Kevin Youkilis placed on 60-day DL, done for season

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Update: Boston made it official, placing Youkilis on the 60-day disabled list to open up a roster for Clay Buchholz prior to Wednesday’s game.

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Kevin Youkilis hasn’t officially been ruled out for the playoffs if the Red Sox end up winning the Wild Card, but manager Terry Francona indicated today that he’s not expecting to have him back in the lineup before 2012.

“The writing is kind of on the wall,” Francona told Brian MacPherson of the Providence Journal. “I don’t think you’re going to see him play again. I wish he would, and he’s tried so hard and he’s been open to doing anything. I just don’t know that’s going to happen.”

Youkilis hasn’t played since September 15 because of hip bursitis and a sports hernia, which he’ll need surgery to fix at some point during the offseason. In his absence Jed Lowrie and Mike Aviles have split time at third base, but not being able to count on Youkilis’ middle-of-the-order bat is a tough break for Boston.

Tom Ricketts says the Cubs don’t have any more money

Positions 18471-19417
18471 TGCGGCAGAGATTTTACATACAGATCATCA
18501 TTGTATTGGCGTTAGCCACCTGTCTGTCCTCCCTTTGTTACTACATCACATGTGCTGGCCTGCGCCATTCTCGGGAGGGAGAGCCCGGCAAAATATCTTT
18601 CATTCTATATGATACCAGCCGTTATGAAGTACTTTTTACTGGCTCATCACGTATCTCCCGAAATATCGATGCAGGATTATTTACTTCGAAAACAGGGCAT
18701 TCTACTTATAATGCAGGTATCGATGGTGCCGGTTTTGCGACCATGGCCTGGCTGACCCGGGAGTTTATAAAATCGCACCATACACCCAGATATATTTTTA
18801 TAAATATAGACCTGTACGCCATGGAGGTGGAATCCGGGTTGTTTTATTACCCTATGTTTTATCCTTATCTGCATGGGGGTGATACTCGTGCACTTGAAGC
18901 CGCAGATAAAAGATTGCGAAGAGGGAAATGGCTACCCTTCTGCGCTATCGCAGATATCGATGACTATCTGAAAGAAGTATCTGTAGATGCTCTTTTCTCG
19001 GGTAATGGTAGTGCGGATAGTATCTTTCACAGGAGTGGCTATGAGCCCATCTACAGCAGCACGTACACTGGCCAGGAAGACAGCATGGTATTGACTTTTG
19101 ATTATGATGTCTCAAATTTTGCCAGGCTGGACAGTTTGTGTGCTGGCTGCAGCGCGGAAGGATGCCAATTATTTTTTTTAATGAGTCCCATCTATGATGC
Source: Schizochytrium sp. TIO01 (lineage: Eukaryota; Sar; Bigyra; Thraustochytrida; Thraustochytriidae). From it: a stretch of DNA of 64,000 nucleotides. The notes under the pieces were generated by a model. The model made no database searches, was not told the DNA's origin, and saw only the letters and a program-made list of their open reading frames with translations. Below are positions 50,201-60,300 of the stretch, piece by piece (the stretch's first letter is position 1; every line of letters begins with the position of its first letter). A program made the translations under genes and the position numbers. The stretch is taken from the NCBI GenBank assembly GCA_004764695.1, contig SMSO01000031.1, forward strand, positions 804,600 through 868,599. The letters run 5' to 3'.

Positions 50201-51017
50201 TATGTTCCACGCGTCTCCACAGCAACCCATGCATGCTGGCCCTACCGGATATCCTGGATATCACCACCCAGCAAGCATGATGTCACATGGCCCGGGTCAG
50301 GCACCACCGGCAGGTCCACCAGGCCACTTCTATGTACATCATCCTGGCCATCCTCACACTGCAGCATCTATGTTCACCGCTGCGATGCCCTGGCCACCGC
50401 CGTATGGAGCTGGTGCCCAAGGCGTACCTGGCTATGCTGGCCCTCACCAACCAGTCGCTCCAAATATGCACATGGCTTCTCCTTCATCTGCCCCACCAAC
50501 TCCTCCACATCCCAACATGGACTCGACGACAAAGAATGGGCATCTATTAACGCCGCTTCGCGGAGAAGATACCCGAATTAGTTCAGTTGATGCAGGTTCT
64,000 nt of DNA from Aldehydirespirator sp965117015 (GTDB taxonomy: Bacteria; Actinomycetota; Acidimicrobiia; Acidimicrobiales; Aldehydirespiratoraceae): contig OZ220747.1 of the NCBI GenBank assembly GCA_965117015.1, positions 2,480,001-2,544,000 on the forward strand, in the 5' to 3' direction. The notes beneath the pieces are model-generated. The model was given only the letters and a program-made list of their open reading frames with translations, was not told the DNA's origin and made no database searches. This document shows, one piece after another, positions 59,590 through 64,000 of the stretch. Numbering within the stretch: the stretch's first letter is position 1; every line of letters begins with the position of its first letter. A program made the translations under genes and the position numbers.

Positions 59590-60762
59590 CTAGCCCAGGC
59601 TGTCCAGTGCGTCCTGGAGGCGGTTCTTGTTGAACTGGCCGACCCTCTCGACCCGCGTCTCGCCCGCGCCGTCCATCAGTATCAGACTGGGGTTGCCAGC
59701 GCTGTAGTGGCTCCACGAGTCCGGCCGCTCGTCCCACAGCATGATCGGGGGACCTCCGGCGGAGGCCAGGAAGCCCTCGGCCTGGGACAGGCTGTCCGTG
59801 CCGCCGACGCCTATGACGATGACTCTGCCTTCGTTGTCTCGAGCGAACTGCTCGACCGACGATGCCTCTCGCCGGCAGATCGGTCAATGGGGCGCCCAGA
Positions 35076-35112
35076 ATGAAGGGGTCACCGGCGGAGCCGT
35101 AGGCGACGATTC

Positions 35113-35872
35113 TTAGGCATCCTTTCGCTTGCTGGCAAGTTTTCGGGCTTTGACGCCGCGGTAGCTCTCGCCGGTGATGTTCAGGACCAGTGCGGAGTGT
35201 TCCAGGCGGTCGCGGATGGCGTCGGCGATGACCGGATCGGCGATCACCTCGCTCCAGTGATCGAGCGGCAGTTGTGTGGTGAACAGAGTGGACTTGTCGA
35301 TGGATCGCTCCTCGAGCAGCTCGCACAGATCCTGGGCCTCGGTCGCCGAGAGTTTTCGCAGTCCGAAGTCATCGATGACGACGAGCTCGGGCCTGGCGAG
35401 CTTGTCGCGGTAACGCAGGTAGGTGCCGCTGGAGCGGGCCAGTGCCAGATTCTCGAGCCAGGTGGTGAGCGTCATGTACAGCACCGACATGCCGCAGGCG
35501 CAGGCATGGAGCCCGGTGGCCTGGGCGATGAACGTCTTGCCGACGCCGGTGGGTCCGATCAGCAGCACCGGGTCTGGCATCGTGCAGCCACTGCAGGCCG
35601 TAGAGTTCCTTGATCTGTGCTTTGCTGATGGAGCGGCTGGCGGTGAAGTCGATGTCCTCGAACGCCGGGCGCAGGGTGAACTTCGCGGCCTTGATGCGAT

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Cubs owner Tom Ricketts met the media in Mesa, Arizona today and said a couple of things that were fun.

First, he addressed the controversy that arose earlier this month when emails of his father’s — family patriarch Joe Ricketts — were leaked, showing him forwarding and approvingly commenting on racist jokes. Ricketts apologized for those serving as a “distraction” for the Cubs which, OK. He also said “Those aren’t the values our family was raised with… I never heard my father say anything remotely racist.” If you choose to believe that a 77-year-old conservative guy who loves racist emails — who once spearheaded an anti-Obama ad campaign that required a “literate African-American” as its spokesman — hasn’t said racist stuff a-plenty, that’s between you and your credulity.

More relevant to the 2019 Cubs is this:

The Cubs aren’t in the same position as some other contenders in that (a) they don’t have a cheap payroll; and (b) are not obvious candidates for the big free agents like Harper or Machado, but I still find that comment pretty rich for an owner of one of baseball’s marquee franchises in a non-salary cap league. If nothing else, it’s an admission by Ricketts that he, like the other owners, consider the Luxury Tax to be a defacto salary cap.